We generally know what to expect of a hospital: it’s typically a sterile environment that, depending on the location and time of day, may have quiet halls or waiting rooms or the complete opposite. There are doctors, nurses, surgeons, assistants, custodians, and foodservice workers. When we go to see a doctor, the same general routine follows, no matter what the nature of the appointment is: sign in, wait, a nurse marks your height, weight and blood pressure, wait again.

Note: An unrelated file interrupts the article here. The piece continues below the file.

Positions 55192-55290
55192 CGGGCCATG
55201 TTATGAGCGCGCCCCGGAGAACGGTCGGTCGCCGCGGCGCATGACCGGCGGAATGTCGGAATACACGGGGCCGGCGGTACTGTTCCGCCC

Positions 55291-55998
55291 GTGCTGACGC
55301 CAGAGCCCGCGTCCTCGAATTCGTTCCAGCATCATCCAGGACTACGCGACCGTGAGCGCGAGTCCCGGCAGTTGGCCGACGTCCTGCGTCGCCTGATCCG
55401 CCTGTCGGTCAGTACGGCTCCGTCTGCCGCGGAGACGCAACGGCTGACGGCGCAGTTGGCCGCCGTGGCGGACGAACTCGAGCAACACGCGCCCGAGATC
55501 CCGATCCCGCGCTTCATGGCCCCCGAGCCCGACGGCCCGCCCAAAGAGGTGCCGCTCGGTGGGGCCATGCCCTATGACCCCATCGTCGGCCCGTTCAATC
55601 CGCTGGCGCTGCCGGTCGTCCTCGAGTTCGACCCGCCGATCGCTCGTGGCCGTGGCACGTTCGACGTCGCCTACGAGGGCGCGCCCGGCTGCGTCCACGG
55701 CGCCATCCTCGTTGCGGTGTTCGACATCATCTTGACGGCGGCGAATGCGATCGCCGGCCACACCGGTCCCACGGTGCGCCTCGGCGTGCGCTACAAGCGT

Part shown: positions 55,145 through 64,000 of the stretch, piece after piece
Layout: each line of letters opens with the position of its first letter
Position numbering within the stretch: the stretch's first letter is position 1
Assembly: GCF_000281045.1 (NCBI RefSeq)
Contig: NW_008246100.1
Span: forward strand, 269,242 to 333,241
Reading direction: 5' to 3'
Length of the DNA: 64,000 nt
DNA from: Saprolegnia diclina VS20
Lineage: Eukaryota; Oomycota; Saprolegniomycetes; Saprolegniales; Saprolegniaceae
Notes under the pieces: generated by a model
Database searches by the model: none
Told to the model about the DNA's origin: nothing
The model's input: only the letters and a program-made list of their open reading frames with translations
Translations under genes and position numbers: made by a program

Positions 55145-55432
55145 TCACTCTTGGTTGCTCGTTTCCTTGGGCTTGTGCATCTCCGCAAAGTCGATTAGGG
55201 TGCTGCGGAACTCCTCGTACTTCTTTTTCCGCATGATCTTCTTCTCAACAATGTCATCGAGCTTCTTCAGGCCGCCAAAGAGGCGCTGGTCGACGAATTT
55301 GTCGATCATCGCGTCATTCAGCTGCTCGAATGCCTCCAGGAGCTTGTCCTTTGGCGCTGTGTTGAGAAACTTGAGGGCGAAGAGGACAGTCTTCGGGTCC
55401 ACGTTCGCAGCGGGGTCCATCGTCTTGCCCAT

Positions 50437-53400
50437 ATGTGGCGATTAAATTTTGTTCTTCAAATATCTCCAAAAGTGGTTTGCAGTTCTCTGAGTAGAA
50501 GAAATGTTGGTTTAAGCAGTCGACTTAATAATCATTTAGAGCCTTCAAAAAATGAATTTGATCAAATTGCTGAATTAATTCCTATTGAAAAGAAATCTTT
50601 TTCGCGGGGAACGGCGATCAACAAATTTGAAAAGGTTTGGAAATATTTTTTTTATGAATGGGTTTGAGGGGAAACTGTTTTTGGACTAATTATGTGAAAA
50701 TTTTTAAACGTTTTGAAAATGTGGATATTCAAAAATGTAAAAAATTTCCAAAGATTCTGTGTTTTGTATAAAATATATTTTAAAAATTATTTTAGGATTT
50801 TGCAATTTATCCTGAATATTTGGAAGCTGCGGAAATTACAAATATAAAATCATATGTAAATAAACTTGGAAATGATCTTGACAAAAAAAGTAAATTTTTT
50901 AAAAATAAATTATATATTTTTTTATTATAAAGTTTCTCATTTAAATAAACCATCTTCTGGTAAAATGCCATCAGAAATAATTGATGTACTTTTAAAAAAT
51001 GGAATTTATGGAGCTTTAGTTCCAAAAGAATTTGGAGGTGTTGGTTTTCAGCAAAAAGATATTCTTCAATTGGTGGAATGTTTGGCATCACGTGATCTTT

A recent article on the Senior Housing News site suggests that assisted living needs a model. Though the piece purports this level of care as an “obvious solution” over readmission to a hospital, there is a gap between consumer and provider education about assisted living, and no standardized means for measuring quality care outcomes. (This of course is likely a function of having each state regulate assisted living differently.)
Industry leaders are calling for the education of key hospital staffers and decision-makers on the viability of assisted living as an option for certain eligible/appropriate patients. They are also looking for ways to establish metrics and measure outcomes.
Your turn: Do you think assisted living needs a model? What does it look like, in your opinion?